Show simple item record

dc.contributor.advisorZickler, Todden_US
dc.contributor.authorXiong, Yingen_US
dc.date.accessioned2015-12-04T18:41:37Z
dc.date.created2015-11en_US
dc.date.issued2015-08-27en_US
dc.date.submitted2015en_US
dc.identifier.citationXiong, Ying. 2015. Physics-Based Visual Inference: Theory and Applications. Doctoral dissertation, Harvard University, Graduate School of Arts & Sciences.en_US
dc.identifier.urihttp://nrs.harvard.edu/urn-3:HUL.InstRepos:23845422
dc.description.abstractAnalyzing images to infer physical scene properties is a fundamental task in computer vision. It is by nature an ill-posed inverse problem, because imaging is a complicated, information-lossy physical and measurement process that cannot be deterministically inverted. This dissertation presents theory and algorithms for handling ambiguities in a variety of low-level vision problems. They are based on two key ideas: (1) explicitly modeling and reporting uncertainties are beneficial to visual inference; and (2) using local models can significantly reduce ambiguities that would exist in pixelwise analysis. In the first part of the dissertation, we study the color measurement pipeline of consumer digital cameras, and consider the inherent uncertainty of undoing the effects of tone-mapping. We introduce statistical models for this uncertainty and algorithms for fitting it to given cameras or imaging pipelines. Once fit, the model provides for each tone-mapped color a probability distribution over linear scene colors that could have induced it, which is demonstrated to be useful for a number of downstream inference applications. In the second part of the dissertation, we study the pixelwise ambiguities in physics-based visual inference and present theory and algorithms for employing local models to eliminate or reduce these ambiguities. In shape from shading, we perform mathematical analysis showing that when restricted with quadratic local models, the shape and lighting ambiguities will be reduced to a small finite number of choices as opposed to otherwise continuous manifolds. We propose a framework for surface reconstruction by enforcing consensus on the local regions, which is later enhanced and extended to be applicable to a variety of other visual inference tasks.en_US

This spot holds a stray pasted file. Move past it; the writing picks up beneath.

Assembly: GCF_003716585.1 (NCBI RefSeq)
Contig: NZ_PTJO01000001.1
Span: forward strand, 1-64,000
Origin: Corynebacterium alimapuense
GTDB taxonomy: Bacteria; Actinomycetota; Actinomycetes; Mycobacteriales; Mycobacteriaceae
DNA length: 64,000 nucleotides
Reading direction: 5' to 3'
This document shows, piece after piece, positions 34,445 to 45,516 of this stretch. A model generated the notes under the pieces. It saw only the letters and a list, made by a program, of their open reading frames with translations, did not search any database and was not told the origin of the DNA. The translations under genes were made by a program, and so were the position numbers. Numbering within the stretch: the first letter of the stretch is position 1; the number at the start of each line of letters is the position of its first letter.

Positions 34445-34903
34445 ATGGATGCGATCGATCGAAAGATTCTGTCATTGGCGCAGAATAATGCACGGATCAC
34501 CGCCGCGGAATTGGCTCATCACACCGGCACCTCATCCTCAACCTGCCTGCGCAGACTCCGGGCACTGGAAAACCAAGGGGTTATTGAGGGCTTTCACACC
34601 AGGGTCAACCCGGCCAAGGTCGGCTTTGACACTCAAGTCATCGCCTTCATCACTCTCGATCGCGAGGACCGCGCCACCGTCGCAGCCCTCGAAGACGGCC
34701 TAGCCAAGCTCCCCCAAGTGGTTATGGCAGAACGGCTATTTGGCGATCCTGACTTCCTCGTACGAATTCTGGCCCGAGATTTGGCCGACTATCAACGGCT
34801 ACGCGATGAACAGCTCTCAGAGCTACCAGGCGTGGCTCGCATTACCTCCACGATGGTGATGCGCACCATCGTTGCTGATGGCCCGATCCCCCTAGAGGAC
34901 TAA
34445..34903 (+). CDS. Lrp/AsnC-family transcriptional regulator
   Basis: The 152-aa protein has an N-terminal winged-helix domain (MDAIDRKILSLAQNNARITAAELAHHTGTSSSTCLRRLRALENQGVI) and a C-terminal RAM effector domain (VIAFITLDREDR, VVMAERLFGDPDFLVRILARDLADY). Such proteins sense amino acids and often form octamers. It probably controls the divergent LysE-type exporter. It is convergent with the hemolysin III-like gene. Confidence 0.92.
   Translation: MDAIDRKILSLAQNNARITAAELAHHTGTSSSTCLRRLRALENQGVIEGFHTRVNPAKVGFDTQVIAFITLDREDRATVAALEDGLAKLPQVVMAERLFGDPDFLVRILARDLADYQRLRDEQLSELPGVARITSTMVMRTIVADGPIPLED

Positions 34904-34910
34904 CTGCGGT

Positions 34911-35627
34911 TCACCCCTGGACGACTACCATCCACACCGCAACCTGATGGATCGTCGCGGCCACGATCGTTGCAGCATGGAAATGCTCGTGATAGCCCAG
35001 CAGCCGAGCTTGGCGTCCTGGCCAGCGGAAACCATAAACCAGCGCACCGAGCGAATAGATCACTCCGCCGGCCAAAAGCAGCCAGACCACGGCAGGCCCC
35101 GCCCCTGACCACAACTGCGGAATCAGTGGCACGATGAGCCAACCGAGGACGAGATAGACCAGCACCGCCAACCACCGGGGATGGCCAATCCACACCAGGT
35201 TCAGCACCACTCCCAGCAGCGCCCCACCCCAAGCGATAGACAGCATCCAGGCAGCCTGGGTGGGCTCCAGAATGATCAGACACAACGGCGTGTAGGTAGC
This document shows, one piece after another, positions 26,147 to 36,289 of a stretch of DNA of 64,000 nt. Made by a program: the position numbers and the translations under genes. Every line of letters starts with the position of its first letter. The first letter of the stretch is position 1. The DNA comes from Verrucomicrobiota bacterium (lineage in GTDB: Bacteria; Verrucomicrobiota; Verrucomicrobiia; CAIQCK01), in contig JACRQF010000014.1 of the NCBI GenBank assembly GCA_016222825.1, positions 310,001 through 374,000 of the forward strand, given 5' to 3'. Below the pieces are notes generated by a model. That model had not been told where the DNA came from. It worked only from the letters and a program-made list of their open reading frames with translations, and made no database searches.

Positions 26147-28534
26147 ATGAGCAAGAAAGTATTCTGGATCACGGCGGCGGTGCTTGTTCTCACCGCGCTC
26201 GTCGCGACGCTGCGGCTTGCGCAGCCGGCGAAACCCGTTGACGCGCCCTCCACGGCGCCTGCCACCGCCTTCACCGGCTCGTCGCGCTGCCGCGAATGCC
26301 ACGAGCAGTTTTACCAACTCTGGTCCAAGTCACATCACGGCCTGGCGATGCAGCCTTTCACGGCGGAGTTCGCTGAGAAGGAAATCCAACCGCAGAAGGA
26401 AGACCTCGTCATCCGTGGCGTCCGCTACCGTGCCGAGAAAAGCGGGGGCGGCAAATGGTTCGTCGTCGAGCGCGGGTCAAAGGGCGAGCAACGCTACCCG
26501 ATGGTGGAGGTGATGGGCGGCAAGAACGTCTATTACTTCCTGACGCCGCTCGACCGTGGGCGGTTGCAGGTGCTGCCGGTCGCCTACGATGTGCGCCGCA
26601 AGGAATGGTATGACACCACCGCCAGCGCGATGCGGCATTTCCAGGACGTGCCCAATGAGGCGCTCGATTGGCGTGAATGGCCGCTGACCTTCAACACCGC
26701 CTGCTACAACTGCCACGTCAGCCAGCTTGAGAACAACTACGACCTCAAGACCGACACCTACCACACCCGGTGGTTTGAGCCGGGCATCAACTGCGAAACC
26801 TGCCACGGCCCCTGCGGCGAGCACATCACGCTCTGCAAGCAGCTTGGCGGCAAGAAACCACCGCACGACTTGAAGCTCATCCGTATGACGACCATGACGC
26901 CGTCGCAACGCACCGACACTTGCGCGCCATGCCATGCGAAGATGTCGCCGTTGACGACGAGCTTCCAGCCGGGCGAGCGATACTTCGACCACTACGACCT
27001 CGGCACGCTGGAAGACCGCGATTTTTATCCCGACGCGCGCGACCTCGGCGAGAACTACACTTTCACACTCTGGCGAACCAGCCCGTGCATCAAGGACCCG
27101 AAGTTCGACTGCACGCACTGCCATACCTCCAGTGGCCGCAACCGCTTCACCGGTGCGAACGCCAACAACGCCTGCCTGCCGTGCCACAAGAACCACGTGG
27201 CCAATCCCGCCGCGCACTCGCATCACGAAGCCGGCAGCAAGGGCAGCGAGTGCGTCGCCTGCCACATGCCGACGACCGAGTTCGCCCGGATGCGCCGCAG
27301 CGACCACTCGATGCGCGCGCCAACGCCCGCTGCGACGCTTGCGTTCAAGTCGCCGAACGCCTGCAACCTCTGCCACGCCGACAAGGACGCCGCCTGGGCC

dc.description.sponsorshipEngineering and Applied Sciences - Engineering Sciencesen_US
dc.format.mimetypeapplication/pdfen_US
dc.language.isoenen_US
dash.licenseLAAen_US
dc.subjectEngineering, Electronics and Electricalen_US
dc.subjectComputer Scienceen_US
dc.titlePhysics-Based Visual Inference: Theory and Applicationsen_US
dc.typeThesis or Dissertationen_US
dash.depositing.authorXiong, Yingen_US
dc.date.available2015-12-04T18:41:37Z
thesis.degree.date2015en_US
thesis.degree.grantorGraduate School of Arts & Sciencesen_US
thesis.degree.levelDoctoralen_US
thesis.degree.nameDoctor of Philosophyen_US
dc.contributor.committeeMemberGortler, Steven J.en_US
dc.contributor.committeeMemberLu, Yue M.en_US
dc.type.materialtexten_US
thesis.degree.departmentEngineering and Applied Sciences - Engineering Sciencesen_US
dash.identifier.vireohttp://etds.lib.harvard.edu/gsas/admin/view/587en_US
dc.description.keywordscomputer vision; visual inference; radiometric calibration; shape from shading; binocular stereoen_US
dash.author.emailying@xiongs.orgen_US
dash.identifier.drsurn-3:HUL.DRS.OBJECT:25142599en_US
dash.contributor.affiliatedXiong, Ying


Files in this item

Thumbnail

This item appears in the following Collection(s)

Show simple item record